The CRB has begun deregistering charities that are not meeting the minimum annual threshold of 100 applications a year.
Those not registered with the CRB now have to apply through an "umbrella organisation" - larger charities, local councils or private businesses that meet the criteria.
The CRB said charities would be able to find an appropriate umbrella through its online database.
However, one month after the new regulations came into force on 6 April, organisations are struggling to find anyone to do the checks for them.
"Everyone I phoned was either not doing it any more, although they were listed on the website, or they had enough to do with their own applications," said Wendy Fidler, a trustee at the The Dyspraxia Foundation.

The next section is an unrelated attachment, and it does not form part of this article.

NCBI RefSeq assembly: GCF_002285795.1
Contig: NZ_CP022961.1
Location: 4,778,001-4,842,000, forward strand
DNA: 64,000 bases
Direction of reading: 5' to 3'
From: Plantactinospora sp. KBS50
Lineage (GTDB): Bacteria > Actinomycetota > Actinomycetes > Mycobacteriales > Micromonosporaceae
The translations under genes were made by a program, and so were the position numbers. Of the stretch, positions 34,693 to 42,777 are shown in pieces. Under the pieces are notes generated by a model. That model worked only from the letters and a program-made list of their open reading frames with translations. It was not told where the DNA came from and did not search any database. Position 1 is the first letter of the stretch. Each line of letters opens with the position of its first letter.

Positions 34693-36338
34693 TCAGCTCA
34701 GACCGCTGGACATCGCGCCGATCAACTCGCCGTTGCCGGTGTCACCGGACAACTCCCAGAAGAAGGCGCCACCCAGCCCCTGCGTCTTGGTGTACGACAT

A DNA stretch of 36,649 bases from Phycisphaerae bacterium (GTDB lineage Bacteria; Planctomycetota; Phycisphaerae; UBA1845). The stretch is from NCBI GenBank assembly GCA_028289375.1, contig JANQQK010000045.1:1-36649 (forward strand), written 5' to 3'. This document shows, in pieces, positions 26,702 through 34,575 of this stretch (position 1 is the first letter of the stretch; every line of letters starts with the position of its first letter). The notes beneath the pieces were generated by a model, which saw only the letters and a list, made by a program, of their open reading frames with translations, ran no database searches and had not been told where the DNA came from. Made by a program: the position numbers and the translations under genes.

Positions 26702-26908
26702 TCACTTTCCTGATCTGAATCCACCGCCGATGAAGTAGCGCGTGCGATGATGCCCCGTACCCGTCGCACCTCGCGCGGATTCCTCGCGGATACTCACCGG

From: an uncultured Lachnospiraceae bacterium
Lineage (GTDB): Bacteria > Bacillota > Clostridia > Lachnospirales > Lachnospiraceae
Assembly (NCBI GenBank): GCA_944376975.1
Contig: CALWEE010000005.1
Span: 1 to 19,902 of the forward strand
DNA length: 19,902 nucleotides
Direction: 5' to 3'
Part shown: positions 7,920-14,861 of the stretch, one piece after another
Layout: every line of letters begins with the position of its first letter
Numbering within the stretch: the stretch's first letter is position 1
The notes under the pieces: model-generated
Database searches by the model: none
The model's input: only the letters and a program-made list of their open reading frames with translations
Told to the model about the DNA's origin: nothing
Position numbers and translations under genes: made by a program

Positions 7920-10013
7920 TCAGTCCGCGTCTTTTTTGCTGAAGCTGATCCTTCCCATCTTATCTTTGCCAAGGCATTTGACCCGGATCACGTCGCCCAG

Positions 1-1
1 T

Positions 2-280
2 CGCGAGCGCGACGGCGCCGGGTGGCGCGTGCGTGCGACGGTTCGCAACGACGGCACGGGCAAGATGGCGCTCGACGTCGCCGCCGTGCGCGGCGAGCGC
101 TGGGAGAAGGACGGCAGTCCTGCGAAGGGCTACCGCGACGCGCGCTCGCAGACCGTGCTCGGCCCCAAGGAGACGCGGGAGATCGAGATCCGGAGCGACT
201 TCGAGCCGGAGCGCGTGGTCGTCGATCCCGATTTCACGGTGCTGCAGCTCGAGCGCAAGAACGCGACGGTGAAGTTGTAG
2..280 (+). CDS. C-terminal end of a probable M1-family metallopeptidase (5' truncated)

When Third Sector made enquiries, a number of entries were found to be incorrect. One example, Welsh Women's Aid, said it had decided against processing applications on behalf of others through fear that it would lead to an "unmanageable workload".
The problems are not restricted to non-registered organisations, however.
One umbrella body, which asked not to be named, said that it was considering revising its decision to process applications on behalf of non-registered voluntary groups because of the volume of requests it has received. "It's been manic," a spokesman said.
The CRB has defended the new system, saying: "A more compact registered body network, working in greater partnership with the CRB and composed of high-volume users, would allow the CRB to focus its resources more effectively."